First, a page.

Looking for a great deal?
Get ALL THREE of our new thank-you gifts when you donate $120.
This is a limited time offer – so act soon!
The president of the world’s second-biggest economy arrived to the world’s biggest economy today. China’s Xi Jinping made Seattle his first stop of a seven-day state visit. He’ll meet President Obama later in the week. Over the next couple of days, Xi will meet with the CEOs of America’s largest companies, highlighting the important economic ties between the two countries. Marketplace China correspondent Rob Schmitz explains the visit.
On the perspective of American businesses:
Gone are the days when China’s government actively courted U.S. companies to set up shop here in China. You know, these days there are all sorts of challenges for U.S. companies doing business here. You have China’s government putting more weight behind domestic companies creating what many think is an unfair playing field. You’ve got more demands from local partners to transfer technology and intellectual property to Chinese properties. And now, Xi Jinping’s government is requiring U.S. tech companies what it calls “a pledge of compliance” to continue to do business here in China. That will require companies like Apple to hand over user data and even some intellectual property to the Chinese. So, on the one hand, U.S. companies are making more than they’ve ever made here in China, but the cost of doing business in China has never been so high.
On President Xi Jinping going to Seattle to talk to businesses:
These companies are making so much money in China that it makes it difficult for them to be candid at events like this. For example, just six years ago, Apple made only 2 percent of its revenue inside of China. Today, the company makes a quarter of all its revenue there — $46 billion so far this year. So talking about obstacles to doing business in China is difficult when these companies are making more than they’ve ever made here. Most people I’ve spoken to, while they’re pleased that foreign companies are making bigger profits in China, they don’t have much hope that it’ll become any easier for American companies to do business in China anytime soon.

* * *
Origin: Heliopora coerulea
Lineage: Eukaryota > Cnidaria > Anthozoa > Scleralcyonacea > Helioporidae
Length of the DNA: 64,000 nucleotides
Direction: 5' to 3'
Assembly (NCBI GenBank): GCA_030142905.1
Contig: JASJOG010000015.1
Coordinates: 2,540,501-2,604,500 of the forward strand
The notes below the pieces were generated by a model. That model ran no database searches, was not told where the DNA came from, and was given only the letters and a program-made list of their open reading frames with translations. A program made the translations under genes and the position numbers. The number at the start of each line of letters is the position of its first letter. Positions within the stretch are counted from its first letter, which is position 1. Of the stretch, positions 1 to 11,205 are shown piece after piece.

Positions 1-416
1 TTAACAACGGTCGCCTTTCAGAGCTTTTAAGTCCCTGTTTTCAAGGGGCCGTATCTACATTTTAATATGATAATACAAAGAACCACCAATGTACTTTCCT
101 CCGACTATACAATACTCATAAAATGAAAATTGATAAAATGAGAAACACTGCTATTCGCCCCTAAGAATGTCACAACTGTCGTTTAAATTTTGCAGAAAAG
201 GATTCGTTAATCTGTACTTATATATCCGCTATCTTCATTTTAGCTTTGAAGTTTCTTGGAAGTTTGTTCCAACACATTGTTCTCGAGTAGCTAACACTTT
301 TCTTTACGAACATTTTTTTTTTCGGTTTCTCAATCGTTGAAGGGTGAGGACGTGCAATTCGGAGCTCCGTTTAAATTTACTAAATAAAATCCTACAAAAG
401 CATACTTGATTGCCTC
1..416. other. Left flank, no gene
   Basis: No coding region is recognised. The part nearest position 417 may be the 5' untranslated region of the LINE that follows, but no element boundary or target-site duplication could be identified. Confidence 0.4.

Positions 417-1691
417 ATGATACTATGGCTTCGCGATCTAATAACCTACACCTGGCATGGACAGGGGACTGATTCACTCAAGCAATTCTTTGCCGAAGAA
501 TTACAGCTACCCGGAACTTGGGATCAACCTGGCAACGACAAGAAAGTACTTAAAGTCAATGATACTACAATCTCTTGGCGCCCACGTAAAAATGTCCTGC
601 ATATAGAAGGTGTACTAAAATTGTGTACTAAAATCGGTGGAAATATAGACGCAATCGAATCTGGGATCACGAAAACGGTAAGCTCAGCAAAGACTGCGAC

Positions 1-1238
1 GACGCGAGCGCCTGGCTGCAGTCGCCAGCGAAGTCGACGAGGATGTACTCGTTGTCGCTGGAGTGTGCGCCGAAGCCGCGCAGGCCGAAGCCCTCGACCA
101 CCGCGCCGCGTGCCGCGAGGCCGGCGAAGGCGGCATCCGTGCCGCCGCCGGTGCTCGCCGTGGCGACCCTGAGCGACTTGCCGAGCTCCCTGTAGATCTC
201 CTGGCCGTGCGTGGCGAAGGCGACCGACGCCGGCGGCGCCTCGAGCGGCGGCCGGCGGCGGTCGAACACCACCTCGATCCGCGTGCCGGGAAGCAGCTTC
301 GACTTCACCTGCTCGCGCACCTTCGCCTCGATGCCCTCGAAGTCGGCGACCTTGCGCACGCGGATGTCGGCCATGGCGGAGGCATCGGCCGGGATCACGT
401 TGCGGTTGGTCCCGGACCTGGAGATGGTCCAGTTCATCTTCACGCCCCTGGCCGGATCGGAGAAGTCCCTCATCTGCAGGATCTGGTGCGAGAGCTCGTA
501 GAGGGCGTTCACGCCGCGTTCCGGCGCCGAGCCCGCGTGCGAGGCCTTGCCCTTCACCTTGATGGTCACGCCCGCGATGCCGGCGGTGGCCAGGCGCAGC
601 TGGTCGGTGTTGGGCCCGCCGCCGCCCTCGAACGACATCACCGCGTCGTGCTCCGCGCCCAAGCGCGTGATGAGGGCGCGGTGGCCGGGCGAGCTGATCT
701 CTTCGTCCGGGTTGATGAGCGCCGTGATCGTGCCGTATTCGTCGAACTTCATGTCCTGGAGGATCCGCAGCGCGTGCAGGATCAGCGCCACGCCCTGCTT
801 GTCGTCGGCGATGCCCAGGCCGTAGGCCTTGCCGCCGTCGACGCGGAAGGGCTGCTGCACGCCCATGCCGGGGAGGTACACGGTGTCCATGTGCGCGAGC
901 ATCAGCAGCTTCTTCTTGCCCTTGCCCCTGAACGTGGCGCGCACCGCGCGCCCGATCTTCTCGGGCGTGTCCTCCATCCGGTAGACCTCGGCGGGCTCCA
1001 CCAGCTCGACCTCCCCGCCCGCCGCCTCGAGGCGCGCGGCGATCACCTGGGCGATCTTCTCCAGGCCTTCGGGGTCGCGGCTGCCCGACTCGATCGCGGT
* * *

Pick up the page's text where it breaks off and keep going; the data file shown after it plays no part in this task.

On how what the state media is saying about this trip:
Of course the state media is gushing over this trip, saying that this is going to be an opportunity for Xi Jinping to show the United States that China is an equal, not only economically but militarily. I think for Xi Jinping, he’s been able to attract a very big group of heads of companies to come to one of his first events in the first city that he arrives to, to show his own countrymen that “look, we’re important. These companies consider us a very important market, and we’re crucial for their business.”
On how normal every day Chinese people feel about this trip:
I think for the most part, normal everyday Chinese aren’t going to be paying too much attention to this visit. You know, politics is largely a separate thing that many people don’t see as part of their own lives. But here’s the thing: You’ve got these products that American companies make. They do connect with that. You’ve got more and more people who are buying Apple products and other American products. I think that when we see the coverage on state media, and we’re going to see a lot of it in the coming days, I think that they will connect with that kind of thing.
If you’re a member of your local public radio station, we thank you — because your support helps those stations keep programs like Marketplace on the air. But for Marketplace to continue to grow, we need additional investment from those who care most about what we do: superfans like you.
Your donation — as little as $5 — helps us create more content that matters to you and your community, and to reach more people where they are – whether that’s radio, podcasts or online.
When you contribute directly to Marketplace, you become a partner in that mission: someone who understands that when we all get smarter, everybody wins.